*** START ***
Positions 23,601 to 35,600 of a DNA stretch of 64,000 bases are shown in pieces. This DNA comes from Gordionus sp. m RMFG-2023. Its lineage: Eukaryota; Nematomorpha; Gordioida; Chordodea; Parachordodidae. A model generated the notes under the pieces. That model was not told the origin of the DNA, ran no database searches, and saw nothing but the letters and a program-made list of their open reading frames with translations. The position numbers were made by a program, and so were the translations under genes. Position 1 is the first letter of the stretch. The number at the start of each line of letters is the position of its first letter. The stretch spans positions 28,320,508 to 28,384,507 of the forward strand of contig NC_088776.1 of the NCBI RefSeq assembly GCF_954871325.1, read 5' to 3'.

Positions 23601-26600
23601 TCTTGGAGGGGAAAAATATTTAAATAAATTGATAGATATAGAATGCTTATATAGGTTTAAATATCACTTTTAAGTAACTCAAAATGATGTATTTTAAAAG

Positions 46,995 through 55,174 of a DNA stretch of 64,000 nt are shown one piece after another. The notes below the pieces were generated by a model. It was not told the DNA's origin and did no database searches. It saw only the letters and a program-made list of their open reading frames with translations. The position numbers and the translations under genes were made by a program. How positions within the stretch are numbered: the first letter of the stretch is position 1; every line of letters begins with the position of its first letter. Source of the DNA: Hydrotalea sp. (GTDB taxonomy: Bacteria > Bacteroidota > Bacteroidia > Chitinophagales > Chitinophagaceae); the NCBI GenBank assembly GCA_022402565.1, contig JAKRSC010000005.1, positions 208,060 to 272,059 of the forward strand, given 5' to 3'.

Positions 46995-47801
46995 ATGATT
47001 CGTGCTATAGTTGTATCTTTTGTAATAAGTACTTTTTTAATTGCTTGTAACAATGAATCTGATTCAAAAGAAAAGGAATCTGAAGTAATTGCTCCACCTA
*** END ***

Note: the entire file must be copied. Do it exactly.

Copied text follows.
Positions 23,601 to 35,600 of a DNA stretch of 64,000 bases are shown in pieces. This DNA comes from Gordionus sp. m RMFG-2023. Its lineage: Eukaryota; Nematomorpha; Gordioida; Chordodea; Parachordodidae. A model generated the notes under the pieces. That model was not told the origin of the DNA, ran no database searches, and saw nothing but the letters and a program-made list of their open reading frames with translations. The position numbers were made by a program, and so were the translations under genes. Position 1 is the first letter of the stretch. The number at the start of each line of letters is the position of its first letter. The stretch spans positions 28,320,508 to 28,384,507 of the forward strand of contig NC_088776.1 of the NCBI RefSeq assembly GCF_954871325.1, read 5' to 3'.

Positions 23601-26600
23601 TCTTGGAGGGGAAAAATATTTAAATAAATTGATAGATATAGAATGCTTATATAGGTTTAAATATCACTTTTAAGTAACTCAAAATGATGTATTTTAAAAG

Positions 46,995 through 55,174 of a DNA stretch of 64,000 nt are shown one piece after another. The notes below the pieces were generated by a model. It was not told the DNA's origin and did no database searches. It saw only the letters and a program-made list of their open reading frames with translations. The position numbers and the translations under genes were made by a program. How positions within the stretch are numbered: the first letter of the stretch is position 1; every line of letters begins with the position of its first letter. Source of the DNA: Hydrotalea sp. (GTDB taxonomy: Bacteria > Bacteroidota > Bacteroidia > Chitinophagales > Chitinophagaceae); the NCBI GenBank assembly GCA_022402565.1, contig JAKRSC010000005.1, positions 208,060 to 272,059 of the forward strand, given 5' to 3'.

Positions 46995-47801
46995 ATGATT
47001 CGTGCTATAGTTGTATCTTTTGTAATAAGTACTTTTTTAATTGCTTGTAACAATGAATCTGATTCAAAAGAAAAGGAATCTGAAGTAATTGCTCCACCTA